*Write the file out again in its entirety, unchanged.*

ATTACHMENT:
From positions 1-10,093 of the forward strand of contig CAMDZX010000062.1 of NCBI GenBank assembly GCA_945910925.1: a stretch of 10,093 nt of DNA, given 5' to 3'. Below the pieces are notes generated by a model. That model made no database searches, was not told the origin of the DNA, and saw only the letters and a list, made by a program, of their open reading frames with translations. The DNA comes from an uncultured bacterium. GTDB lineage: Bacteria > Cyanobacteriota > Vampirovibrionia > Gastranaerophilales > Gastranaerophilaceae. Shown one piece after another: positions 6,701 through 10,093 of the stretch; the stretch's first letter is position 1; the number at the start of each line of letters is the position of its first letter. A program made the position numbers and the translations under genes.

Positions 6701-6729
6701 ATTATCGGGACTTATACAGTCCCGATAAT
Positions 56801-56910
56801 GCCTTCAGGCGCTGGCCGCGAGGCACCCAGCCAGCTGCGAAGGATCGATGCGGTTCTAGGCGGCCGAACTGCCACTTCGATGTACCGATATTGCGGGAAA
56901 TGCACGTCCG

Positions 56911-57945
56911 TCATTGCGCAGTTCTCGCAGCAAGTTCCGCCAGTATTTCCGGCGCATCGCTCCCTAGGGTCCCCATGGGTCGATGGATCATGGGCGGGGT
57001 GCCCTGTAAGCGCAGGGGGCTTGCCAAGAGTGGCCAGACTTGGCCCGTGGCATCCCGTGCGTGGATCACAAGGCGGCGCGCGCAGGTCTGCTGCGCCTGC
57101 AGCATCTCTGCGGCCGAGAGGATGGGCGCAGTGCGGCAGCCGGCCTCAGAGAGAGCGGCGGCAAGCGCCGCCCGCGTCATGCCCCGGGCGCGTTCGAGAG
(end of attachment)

From positions 1-10,093 of the forward strand of contig CAMDZX010000062.1 of NCBI GenBank assembly GCA_945910925.1: a stretch of 10,093 nt of DNA, given 5' to 3'. Below the pieces are notes generated by a model. That model made no database searches, was not told the origin of the DNA, and saw only the letters and a list, made by a program, of their open reading frames with translations. The DNA comes from an uncultured bacterium. GTDB lineage: Bacteria > Cyanobacteriota > Vampirovibrionia > Gastranaerophilales > Gastranaerophilaceae. Shown one piece after another: positions 6,701 through 10,093 of the stretch; the stretch's first letter is position 1; the number at the start of each line of letters is the position of its first letter. A program made the position numbers and the translations under genes.

Positions 6701-6729
6701 ATTATCGGGACTTATACAGTCCCGATAAT
Positions 56801-56910
56801 GCCTTCAGGCGCTGGCCGCGAGGCACCCAGCCAGCTGCGAAGGATCGATGCGGTTCTAGGCGGCCGAACTGCCACTTCGATGTACCGATATTGCGGGAAA
56901 TGCACGTCCG

Positions 56911-57945
56911 TCATTGCGCAGTTCTCGCAGCAAGTTCCGCCAGTATTTCCGGCGCATCGCTCCCTAGGGTCCCCATGGGTCGATGGATCATGGGCGGGGT
57001 GCCCTGTAAGCGCAGGGGGCTTGCCAAGAGTGGCCAGACTTGGCCCGTGGCATCCCGTGCGTGGATCACAAGGCGGCGCGCGCAGGTCTGCTGCGCCTGC
57101 AGCATCTCTGCGGCCGAGAGGATGGGCGCAGTGCGGCAGCCGGCCTCAGAGAGAGCGGCGGCAAGCGCCGCCCGCGTCATGCCCCGGGCGCGTTCGAGAG